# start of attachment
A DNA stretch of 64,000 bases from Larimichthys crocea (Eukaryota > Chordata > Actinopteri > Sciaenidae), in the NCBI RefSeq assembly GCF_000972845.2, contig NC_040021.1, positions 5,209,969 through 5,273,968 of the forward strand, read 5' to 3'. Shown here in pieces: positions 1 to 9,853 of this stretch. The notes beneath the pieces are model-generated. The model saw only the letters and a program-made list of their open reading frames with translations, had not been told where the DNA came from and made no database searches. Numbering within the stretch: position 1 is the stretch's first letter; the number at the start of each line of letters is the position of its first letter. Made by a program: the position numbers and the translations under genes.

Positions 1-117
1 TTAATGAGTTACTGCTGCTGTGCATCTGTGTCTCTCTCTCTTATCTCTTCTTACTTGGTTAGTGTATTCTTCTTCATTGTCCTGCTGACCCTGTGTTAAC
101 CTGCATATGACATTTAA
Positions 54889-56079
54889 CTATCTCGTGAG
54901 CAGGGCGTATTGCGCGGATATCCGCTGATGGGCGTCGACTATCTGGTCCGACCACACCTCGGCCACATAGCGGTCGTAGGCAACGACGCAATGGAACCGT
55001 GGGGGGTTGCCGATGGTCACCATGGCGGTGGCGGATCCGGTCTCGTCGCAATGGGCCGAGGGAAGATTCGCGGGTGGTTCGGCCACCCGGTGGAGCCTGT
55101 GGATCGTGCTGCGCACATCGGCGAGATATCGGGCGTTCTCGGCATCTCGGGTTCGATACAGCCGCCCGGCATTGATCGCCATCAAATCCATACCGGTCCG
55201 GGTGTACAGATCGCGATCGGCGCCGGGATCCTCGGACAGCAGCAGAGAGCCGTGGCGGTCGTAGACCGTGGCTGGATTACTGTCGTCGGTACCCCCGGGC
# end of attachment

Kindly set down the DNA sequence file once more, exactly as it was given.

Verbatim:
A DNA stretch of 64,000 bases from Larimichthys crocea (Eukaryota > Chordata > Actinopteri > Sciaenidae), in the NCBI RefSeq assembly GCF_000972845.2, contig NC_040021.1, positions 5,209,969 through 5,273,968 of the forward strand, read 5' to 3'. Shown here in pieces: positions 1 to 9,853 of this stretch. The notes beneath the pieces are model-generated. The model saw only the letters and a program-made list of their open reading frames with translations, had not been told where the DNA came from and made no database searches. Numbering within the stretch: position 1 is the stretch's first letter; the number at the start of each line of letters is the position of its first letter. Made by a program: the position numbers and the translations under genes.

Positions 1-117
1 TTAATGAGTTACTGCTGCTGTGCATCTGTGTCTCTCTCTCTTATCTCTTCTTACTTGGTTAGTGTATTCTTCTTCATTGTCCTGCTGACCCTGTGTTAAC
101 CTGCATATGACATTTAA
Positions 54889-56079
54889 CTATCTCGTGAG
54901 CAGGGCGTATTGCGCGGATATCCGCTGATGGGCGTCGACTATCTGGTCCGACCACACCTCGGCCACATAGCGGTCGTAGGCAACGACGCAATGGAACCGT
55001 GGGGGGTTGCCGATGGTCACCATGGCGGTGGCGGATCCGGTCTCGTCGCAATGGGCCGAGGGAAGATTCGCGGGTGGTTCGGCCACCCGGTGGAGCCTGT
55101 GGATCGTGCTGCGCACATCGGCGAGATATCGGGCGTTCTCGGCATCTCGGGTTCGATACAGCCGCCCGGCATTGATCGCCATCAAATCCATACCGGTCCG
55201 GGTGTACAGATCGCGATCGGCGCCGGGATCCTCGGACAGCAGCAGAGAGCCGTGGCGGTCGTAGACCGTGGCTGGATTACTGTCGTCGGTACCCCCGGGC